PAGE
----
Acitivists say if indecency law was applied it would be first known instance of it being used to jail gay people
Authorities in the Ivory Coast have refused to explain why two gay men were arrested and jailed in a country that does not criminalise same-sex acts, and is widely regarded as a beacon of tolerance for sexual minorities.
Yann, 31, and Abdoul, 19, are openly gay but deny any romantic relationship. They were arrested in October in a village in southwestern Ivory Coast, apparently for public indecency.
Though prosecutors have declined to confirm the charge against them, activists say if the indecency law was used it would be the first known instance of the provision being used to jail gay people in the country.
Graeme Reid, director of the LGBT rights programme at Human Rights Watch, said: A vague law, arbitrary arrests and an unexplained conviction: this is completely contrary to the rule of law.
The government needs to come clean and offer an explanation to these two young men who have spent three months in jail for no apparent reason.
In an interview at the Sassandra prison two weeks before their release on Wednesday, Yann said the case had upended his life and prevented him from caring for his elderly mother.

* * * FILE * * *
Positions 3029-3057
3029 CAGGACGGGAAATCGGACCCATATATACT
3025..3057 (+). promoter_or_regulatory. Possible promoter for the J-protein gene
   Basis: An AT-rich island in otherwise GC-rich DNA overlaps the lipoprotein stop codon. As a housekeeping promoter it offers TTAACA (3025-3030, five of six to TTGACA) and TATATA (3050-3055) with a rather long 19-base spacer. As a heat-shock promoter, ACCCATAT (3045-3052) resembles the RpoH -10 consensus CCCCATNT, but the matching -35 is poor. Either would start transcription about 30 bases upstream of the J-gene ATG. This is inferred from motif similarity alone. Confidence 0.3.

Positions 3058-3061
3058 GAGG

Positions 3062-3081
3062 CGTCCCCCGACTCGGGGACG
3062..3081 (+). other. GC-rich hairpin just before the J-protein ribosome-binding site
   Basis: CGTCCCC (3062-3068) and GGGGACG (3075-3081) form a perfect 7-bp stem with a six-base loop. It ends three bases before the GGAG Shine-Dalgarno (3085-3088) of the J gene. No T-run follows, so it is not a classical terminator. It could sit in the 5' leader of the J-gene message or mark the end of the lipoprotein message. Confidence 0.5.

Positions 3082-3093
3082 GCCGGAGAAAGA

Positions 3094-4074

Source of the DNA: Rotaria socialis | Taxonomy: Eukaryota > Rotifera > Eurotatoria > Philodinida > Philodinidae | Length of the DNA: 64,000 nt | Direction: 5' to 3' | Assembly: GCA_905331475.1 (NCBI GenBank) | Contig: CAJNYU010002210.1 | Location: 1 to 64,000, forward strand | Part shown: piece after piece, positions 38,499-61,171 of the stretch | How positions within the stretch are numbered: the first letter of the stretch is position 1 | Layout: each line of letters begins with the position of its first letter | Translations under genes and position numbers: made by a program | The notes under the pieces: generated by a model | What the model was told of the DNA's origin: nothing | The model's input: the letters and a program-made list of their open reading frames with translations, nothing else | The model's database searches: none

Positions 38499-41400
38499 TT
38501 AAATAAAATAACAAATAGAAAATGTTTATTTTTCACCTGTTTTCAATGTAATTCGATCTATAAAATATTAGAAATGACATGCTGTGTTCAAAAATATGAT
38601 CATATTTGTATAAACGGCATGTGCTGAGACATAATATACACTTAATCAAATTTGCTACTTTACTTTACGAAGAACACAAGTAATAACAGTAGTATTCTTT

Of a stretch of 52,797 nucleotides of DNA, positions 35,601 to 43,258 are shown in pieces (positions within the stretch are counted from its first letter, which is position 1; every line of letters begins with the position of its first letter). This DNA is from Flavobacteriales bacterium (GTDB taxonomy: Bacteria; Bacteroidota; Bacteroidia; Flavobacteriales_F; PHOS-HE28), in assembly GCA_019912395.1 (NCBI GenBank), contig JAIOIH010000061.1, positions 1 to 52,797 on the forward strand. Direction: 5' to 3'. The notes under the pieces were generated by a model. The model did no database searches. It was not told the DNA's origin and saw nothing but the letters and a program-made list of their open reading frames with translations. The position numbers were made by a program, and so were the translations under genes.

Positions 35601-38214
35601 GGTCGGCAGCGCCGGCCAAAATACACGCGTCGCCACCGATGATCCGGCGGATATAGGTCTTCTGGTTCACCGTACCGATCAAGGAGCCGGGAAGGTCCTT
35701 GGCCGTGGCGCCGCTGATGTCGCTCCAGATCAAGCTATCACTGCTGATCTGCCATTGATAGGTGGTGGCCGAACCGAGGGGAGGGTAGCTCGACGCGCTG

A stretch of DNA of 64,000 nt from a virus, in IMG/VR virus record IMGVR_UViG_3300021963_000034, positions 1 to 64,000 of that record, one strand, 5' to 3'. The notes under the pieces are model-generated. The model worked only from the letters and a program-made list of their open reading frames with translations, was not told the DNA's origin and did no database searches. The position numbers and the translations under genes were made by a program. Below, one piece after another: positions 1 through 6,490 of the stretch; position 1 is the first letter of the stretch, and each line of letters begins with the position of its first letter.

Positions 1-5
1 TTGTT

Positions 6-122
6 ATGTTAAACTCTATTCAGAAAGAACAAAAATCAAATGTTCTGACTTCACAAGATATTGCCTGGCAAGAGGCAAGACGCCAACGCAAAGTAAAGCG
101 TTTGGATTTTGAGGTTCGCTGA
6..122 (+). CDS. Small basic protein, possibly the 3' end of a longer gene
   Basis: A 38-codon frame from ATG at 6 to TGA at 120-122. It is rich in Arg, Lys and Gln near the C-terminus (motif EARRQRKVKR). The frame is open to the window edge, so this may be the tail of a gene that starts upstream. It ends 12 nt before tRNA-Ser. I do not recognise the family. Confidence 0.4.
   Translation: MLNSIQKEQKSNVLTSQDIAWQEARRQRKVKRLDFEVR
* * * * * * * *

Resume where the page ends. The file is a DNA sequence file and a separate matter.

I am the only son of my mother. My father is dead, so its me who takes care of her. But because of my nature, I am stuck here and I cant take care of her, he said.
We were convicted in an unjust manner. If there is no law that that condemns it, I dont understand how we could have been convicted.
The case highlights the limited geographic reach of many gay rights groups in the region. In Ivory Coast and neighbouring countries, most activism takes place in major cities and there is often little contact with more remote areas.
In Cameroon, where activists have long documented the governments rigorous application of its anti-gay law, local groups still have only a faint idea of what goes on outside Douala and Yaound.
This divide is reinforced by the fact that sexual minorities in rural areas can feel alienated by their urban counterparts use of western campaign tactics and terminology, such as the term LGBT.
News of the Sassandra conviction only reached activists in Abidjan, Ivory Coasts largest city and commercial centre, after a local press agency ran a story about it in November. By that point, the conviction had already been handed down.
By that time, Yann and Abdoul, who had no lawyer at the trial, had decided to forgo an appeal, fearing the process would extend well beyond their three-month sentence.